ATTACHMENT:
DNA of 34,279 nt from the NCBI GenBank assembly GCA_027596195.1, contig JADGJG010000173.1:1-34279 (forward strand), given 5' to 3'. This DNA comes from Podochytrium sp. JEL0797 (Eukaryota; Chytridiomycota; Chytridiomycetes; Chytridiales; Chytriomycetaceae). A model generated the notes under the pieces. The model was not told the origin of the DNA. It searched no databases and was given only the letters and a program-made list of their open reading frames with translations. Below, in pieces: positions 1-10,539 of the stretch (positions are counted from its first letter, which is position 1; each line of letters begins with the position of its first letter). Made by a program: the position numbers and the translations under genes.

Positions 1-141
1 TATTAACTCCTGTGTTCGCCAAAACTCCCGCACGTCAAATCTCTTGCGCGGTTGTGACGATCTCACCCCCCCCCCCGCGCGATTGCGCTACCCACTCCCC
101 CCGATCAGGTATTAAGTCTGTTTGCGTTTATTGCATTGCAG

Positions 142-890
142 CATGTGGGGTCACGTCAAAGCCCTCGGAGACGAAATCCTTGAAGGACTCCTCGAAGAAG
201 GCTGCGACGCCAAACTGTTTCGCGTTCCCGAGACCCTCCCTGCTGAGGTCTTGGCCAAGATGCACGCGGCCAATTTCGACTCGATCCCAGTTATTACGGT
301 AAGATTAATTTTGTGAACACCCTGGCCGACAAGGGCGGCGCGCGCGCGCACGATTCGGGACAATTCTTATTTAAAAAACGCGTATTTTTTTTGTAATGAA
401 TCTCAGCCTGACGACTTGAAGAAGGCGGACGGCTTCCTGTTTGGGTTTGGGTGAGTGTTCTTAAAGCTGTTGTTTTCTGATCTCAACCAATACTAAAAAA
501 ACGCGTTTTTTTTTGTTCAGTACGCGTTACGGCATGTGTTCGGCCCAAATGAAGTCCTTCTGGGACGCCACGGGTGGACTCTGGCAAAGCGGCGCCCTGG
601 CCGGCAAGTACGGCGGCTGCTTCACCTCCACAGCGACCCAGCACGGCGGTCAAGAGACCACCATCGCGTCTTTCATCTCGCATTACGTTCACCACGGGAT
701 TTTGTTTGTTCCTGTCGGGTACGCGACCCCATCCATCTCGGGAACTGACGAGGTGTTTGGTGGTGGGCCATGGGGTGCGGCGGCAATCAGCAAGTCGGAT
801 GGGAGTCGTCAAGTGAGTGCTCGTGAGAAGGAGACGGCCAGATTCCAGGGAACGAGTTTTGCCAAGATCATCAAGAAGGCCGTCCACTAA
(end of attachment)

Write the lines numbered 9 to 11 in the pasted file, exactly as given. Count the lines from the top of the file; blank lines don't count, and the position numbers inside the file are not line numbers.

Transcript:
401 TCTCAGCCTGACGACTTGAAGAAGGCGGACGGCTTCCTGTTTGGGTTTGGGTGAGTGTTCTTAAAGCTGTTGTTTTCTGATCTCAACCAATACTAAAAAA
501 ACGCGTTTTTTTTTGTTCAGTACGCGTTACGGCATGTGTTCGGCCCAAATGAAGTCCTTCTGGGACGCCACGGGTGGACTCTGGCAAAGCGGCGCCCTGG
601 CCGGCAAGTACGGCGGCTGCTTCACCTCCACAGCGACCCAGCACGGCGGTCAAGAGACCACCATCGCGTCTTTCATCTCGCATTACGTTCACCACGGGAT